Most Memorial Day moviegoers flocking to their local theaters to catch the latest Indiana Jones flick did so without realizing that the movie adventurer portrayed by Harrison Ford hero was in all likelihood modeled on a once-famous American explorer who today is all but forgotten.

Few Americans today even remember Roy Chapman Andrews, whom many believe to have been the real-life model for the movie adventurer, but his was once a household name in this country. He was so famous, in fact, that when his dog died, The New York Times ran an obituary on the dog. Andrews was a legend to boys like me from southern Wisconsin back in the ’50s because as a boy, he too roamed, fished and hunted the shores of the Rock River.

Later, Andrews graduated from Beloit College just down the road and went on to become perhaps the most famous paleontologist not only of his era, but of all time. He led armed expeditions to the largely unexplored Gobi desert in Mongolia in the ’20s, unearthed the remains of hundreds of dinosaurs and had to shoot his way out of numerous scrapes with warlords and bandits as he searched for more.

Andrews knew from childhood just what he wanted to do with his life. He became an accomplished self-taught taxidermist even before entering high school, and after graduating college famously made his way to New York City seeking a position at the American Museum of Natural History. He was granted the courtesy of an interview, but informed that the museum had no openings.

Andrews politely disagreed, pointing to a “help wanted” ad that had appeared in that morning’s New York Times classifieds. The museum was seeking a janitor and if that was all that was available, he was their man. His shocked interviewer pointed out that the young paleontologist was “overqualified” and wouldn’t be very happy pushing a broom, but Andrews insisted, got the job and before he finished was running the show as the most famous director in the museum’s distinguished history.

In the interim, he led expeditions that would make Indiana Jones proud, worked as a spy for the government during the Great War, wrote dozens of books, including books on dinosaurs for children that were gobbled by kids like me who couldn’t get to New York, but ogled the exhibits at Chicago’s Field Museum wondering what it must have been like out in Mongolia.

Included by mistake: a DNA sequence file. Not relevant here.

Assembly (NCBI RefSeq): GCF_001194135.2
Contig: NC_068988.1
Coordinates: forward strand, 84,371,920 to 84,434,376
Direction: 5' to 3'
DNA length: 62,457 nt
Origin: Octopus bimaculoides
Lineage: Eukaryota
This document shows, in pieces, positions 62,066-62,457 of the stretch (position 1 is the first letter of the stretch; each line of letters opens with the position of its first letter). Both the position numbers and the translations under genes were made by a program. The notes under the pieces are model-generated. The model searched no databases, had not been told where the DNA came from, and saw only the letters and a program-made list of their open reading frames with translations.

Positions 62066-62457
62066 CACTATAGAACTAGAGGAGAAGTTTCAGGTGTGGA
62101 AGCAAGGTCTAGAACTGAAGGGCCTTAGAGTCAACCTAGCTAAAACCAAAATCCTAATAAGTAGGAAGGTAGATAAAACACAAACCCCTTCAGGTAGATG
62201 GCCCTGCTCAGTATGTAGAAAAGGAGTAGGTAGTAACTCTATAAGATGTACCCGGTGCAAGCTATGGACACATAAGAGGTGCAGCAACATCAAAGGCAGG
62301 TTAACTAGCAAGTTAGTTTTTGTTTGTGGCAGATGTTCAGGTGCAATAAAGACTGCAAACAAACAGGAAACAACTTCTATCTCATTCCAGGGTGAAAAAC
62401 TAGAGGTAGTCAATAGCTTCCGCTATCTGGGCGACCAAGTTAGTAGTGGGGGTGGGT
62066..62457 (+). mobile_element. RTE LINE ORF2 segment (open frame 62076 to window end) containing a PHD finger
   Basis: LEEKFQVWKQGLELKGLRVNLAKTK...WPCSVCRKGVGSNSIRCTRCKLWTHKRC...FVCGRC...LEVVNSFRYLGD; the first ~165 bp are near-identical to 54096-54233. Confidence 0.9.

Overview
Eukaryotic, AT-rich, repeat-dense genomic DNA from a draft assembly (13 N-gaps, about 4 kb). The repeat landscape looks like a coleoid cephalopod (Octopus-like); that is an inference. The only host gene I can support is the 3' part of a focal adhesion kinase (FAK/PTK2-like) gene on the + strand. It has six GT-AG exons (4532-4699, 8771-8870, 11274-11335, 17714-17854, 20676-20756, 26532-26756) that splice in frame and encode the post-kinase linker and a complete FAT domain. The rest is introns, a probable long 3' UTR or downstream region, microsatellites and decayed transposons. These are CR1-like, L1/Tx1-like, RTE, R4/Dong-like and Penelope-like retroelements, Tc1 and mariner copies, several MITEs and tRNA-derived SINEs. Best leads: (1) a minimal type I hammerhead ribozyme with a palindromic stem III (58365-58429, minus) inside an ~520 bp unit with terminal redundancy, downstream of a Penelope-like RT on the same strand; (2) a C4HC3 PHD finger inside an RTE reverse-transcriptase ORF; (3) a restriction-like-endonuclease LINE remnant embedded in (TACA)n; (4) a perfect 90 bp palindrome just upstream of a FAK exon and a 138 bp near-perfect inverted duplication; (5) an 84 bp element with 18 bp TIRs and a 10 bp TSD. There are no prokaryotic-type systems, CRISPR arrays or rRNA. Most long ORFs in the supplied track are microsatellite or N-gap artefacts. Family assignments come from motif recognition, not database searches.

In the ’20s and early ’30s, Andrews led expeditions discovered the first nests of dinosaur eggs and dozens of new species of dinosaur and uncovered fields of remains that are still being processed today. During one of these expeditions, Chapman and his fellow adventurers awoke to discover nearly 50 of the world’s most poisonous vipers in their tents and at various times had to contend with sandstorms, wild dogs and the bands of armed bandits that roamed the region in those days.

Chapman, like the movie character, was deathly afraid of snakes, fearless and, most of all, lucky. He nearly drowned as a child, survived typhoons at sea and a lifetime of harrowing experiences. Even before being beset by dozens of vipers, he was almost done in by a jungle python that measured more than 20 feet in length. He was moving through a jungle when his guide told him to stop as the python was hanging from a tree just a few feet in front of him. Andrews quickly drew his gun, fired wildly and the gigantic snake fell at his feet with a bullet in the head. When he wrote his memoirs, he titled the book Born under a Lucky Star.

When the first Indiana Jones movie opened, I realized that no matter what the producers might say, Harrison Ford was playing Andrews. Andrews was often pictured in life wearing what could have been the very jacket and hat Ford wore in the movie and was rarely without the rifle he carried on his numerous expeditions. In addition, like Ford’s character, Andrews led a life that mixed the sedate and, one assumes, relatively boring existence of a desk-bound museum administrator and writer with the rip-roaring adventures of a man who would go anywhere and take any risk to uncover secrets. Who else could it have been?

They say that life imitates art, but watching Harrison Ford in these movies and remembering my boyhood admiration of Anderson, I’ve always believed that sometimes it’s the other way around.

Keene is chairman of The American Conservative Union, whose website can be accessed here.